RODGERS: These small steps big rewards that I mentioned are quite simply you aim to lose about 5 to 7 percent of your current weight – so if for example, you weigh 200 pounds that’s only 10 to 14 pounds. And you don’t loose it immediately, you loose it very gradually. You keep a daily log of the food intake your physical activity this is one of the best ways to stay focused on your goals so that you can actually reach these goals. I think a second part is making healthy food choices every day. Choosing healthy foods and snacks for the whole family such as fresh fruit and vegetables, lean sources of protein, low or fat-free milk and cheese products and whole grain breads and cereals are an important way to choose healthy foods. And then taking small steps to be more physically active. Pick fun physical activities the whole family can enjoy such as riding bikes, dancing, or playing tag. You don’t need to join necessarily a costly physical fitness club all you need is a good pair of walking shoes and a comfortable environment to walk 30 minutes a day. If you can’t walk 30 minutes at one stretch, take three ten minutes to walk to get those thirty minutes a day.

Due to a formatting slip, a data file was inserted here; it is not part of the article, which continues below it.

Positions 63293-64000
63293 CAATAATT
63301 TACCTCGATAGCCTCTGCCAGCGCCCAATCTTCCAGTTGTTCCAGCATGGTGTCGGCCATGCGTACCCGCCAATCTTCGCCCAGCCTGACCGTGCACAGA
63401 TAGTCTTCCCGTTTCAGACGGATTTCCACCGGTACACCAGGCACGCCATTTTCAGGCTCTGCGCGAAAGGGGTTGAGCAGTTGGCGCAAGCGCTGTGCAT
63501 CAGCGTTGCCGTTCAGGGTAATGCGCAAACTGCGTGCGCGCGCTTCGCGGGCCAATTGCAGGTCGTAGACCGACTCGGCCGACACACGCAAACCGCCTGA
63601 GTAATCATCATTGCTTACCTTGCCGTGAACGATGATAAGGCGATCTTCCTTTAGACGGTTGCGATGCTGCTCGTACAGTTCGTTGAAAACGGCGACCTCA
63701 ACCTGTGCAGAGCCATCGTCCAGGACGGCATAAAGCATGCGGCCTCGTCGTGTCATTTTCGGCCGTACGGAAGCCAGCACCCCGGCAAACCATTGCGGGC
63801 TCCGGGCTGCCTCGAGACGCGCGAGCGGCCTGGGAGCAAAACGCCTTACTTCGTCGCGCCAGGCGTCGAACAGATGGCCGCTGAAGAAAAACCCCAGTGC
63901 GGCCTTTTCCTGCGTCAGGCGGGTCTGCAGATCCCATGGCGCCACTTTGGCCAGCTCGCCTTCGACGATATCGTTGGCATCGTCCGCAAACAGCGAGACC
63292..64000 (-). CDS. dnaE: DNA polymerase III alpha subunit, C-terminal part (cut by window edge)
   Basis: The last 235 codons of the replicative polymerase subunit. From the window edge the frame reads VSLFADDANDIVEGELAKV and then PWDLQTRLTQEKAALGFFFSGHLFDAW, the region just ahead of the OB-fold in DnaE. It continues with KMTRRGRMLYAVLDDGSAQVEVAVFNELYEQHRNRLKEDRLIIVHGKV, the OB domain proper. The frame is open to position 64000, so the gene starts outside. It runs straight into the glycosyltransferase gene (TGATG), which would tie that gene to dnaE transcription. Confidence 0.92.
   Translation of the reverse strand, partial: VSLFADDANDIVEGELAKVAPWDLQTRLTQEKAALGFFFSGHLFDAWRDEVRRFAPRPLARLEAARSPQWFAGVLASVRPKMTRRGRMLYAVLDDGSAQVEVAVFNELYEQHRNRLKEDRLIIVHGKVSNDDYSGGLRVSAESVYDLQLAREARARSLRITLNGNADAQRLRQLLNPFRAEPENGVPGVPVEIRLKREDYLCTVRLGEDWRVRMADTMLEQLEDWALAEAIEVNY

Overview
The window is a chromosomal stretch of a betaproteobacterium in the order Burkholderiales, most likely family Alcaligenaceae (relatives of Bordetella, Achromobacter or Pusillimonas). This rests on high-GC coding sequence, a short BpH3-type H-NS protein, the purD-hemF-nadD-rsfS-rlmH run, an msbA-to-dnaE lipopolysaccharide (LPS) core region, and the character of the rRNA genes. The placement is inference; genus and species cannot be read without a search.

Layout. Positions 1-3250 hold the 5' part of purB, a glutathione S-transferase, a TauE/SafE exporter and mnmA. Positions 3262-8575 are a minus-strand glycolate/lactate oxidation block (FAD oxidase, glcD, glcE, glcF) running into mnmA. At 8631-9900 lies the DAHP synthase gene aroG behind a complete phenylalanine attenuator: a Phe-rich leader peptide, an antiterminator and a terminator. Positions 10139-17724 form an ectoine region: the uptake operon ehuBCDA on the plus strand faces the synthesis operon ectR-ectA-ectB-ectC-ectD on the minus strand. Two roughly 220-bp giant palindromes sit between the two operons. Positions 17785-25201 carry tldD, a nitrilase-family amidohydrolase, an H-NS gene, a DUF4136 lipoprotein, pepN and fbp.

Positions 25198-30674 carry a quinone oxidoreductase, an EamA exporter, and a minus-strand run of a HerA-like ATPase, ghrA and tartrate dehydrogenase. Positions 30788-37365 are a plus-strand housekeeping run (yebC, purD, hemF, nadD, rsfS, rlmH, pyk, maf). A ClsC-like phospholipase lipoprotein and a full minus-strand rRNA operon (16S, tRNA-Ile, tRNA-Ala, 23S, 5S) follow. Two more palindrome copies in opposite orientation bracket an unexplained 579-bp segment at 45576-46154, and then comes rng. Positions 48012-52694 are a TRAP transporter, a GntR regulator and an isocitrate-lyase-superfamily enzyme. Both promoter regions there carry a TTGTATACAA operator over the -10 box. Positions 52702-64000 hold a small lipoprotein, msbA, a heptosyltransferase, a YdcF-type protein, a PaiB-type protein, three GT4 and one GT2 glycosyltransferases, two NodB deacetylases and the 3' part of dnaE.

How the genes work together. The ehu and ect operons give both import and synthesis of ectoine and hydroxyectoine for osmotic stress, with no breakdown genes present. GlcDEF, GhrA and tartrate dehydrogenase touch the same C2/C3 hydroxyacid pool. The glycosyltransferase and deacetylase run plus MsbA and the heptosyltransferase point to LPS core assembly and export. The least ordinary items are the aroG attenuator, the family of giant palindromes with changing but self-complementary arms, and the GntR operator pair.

BALINTFY: For more information on the Small Steps, Big Rewards Prevent Diabetes Campaign, visit www.YourDiabetesInfo.org or call 1-888-693-6337.
Autism Risk Higher in People with Gene Variant
BALINTFY: Scientists have found a variation in a gene that may raise the risk of developing autism, especially when the variant is inherited from mothers rather than fathers. Researchers at the National Institute of Mental health say they have always known genes are involved with autism…
LEHNER: We just never knew which ones…
BALINTFY: Dr. Thomas Lehner is Chief of the Genomics Research Branch at NIMH.
LEHNER: Now for the first time, we have several studies that find the same findings. That’s very exciting for us.
BALINTFY: Dr. Lehner explains what these findings mean.